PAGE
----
EU 'has a responsibility to support protocol' says Frost
The ban was agreed to in 2019 as part of the Northern Ireland Protocol. Under bureaucratic red tape introduced as part of the Brexit withdrawal agreement, chilled meats are not allowed to be transported from Britain to Northern Ireland from the end of this month.
Ministers have lashed out at the EU's administration of the Protocol, accusing the European Commission of being "purist" in its implementation of the new rules and damaging trade within the UK.
The Government took action in March to unilaterally extend the grace period on sanitary checks on retail food products crossing the Irish Sea.
The EU started legal action against Britain following the decision, accusing the Government of breaking an international treaty.
Now, ministers have asked for Brussels's permission to extend the grace period on the ban on chilled meat shipments from June 30 until September.
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Lord Frost has formally requested a three-month delay to checks
The request was confirmed by the European Commission who said they would now "assess" the UK's submission.
In a statement, the Commission said it was willing to find solutions to ease problems caused by the Protocol but demanded the terms of the withdrawal agreement be implemented in full.
It said: "The European Commission received today a request from the United Kingdom to extend a grace period concerning the movement of chilled meats from Great Britain to Northern Ireland, agreed within the context of the Protocol on Ireland / Northern Ireland.
"This grace period is due to expire on 30 June 2021. The UK has requested that it be extended to 30 September 2021. The Commission will now assess this request.
"The Commission has already indicated its openness to finding solutions in line with the Protocol.
"However, for that to happen, the UK must fully implement the Protocol, which is the solution found to protect the Good Friday (Belfast) Agreement, the functioning of the all-island economy, and the integrity of the EU's Single Market.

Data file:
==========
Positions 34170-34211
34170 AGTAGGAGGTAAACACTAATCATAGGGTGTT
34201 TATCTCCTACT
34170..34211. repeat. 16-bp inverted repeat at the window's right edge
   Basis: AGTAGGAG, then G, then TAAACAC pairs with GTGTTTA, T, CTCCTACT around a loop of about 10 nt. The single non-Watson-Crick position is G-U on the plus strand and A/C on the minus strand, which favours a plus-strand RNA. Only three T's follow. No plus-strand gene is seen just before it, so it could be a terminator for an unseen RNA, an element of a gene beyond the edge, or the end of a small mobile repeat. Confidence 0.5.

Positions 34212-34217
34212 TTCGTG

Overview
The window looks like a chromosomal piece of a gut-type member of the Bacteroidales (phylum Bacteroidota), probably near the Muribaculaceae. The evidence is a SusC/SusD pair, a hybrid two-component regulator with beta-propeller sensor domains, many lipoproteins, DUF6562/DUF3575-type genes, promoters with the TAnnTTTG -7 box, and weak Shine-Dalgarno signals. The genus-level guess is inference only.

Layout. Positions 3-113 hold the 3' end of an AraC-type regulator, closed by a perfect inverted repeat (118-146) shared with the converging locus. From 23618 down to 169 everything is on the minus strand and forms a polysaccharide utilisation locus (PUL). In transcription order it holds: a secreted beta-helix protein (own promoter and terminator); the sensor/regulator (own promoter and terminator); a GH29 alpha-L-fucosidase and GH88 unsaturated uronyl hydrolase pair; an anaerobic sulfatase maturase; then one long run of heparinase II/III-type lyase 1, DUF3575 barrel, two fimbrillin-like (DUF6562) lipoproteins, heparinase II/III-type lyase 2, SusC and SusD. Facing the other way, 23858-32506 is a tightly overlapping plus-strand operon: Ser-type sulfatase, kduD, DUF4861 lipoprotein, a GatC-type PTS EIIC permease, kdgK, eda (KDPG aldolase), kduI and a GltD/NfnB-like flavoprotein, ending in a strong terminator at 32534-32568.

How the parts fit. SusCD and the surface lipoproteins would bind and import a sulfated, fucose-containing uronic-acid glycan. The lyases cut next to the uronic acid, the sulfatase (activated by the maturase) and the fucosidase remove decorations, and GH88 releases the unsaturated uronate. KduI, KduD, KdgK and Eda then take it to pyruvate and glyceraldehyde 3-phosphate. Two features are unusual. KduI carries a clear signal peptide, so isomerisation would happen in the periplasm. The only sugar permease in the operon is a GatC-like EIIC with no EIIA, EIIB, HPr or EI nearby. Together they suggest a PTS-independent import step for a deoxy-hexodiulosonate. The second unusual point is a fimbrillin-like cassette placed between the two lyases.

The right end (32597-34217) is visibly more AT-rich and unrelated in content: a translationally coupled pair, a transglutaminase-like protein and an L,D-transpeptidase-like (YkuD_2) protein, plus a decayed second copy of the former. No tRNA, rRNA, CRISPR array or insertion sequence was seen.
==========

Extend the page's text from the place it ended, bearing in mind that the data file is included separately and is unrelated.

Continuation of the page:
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"There is no alternative to the Protocol."
European Commission Vice-President Maroš Šefčovič is now expected to contact Lord Frost to set up a meeting to discuss the proposed extension.
The pair have already met in London last week to discuss the Protocol and the impact it is having on businesses and communities in Northern Ireland.
Lord Frost has argued the frictions in trade caused by the implementation of red tape on trade across the Irish Sea risks undermining the peace process and the Good Friday Agreement.
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Lord Frost held talks with Maroš Šefčovič last week
The discussions broke up without agreement on the Protocol
Their meeting broke up without a breakthrough on the issue and with officials in the UK pessimistic about securing a compromise on the Protocol.
Boris Johnson has warned he would be willing to rip up the Protocol if the EU failed to move on its position.
His official spokesman said last week "all options are on the table" to deal with frictions in trade.
Article 16 of the Northern Ireland Protocol allows for the UK or EU to suspend the treaty if it causes "serious economic, societal or environmental difficulties that are liable to persist, or to diversion of trade".
Boris Johnson told the EU to get it 'into their heads' the UK is one country
Discussions on the Protocol dominated the G7 last weekend with Mr Johnson holding a number of bilateral meetings with EU leaders on the sidelines of the international summit.
Individually France's Emmanuel Macron, Germany's Angela Merkel, and European Commission President Ursula von der Leyen all warned the Prime Minister to implement the terms of the deal.
Clearly frustrated the EU were failing to grasp the seriousness of the issues caused by the Protocol, the Prime Minister said in a media interview the EU needs to "get into their heads" that the UK is a single country.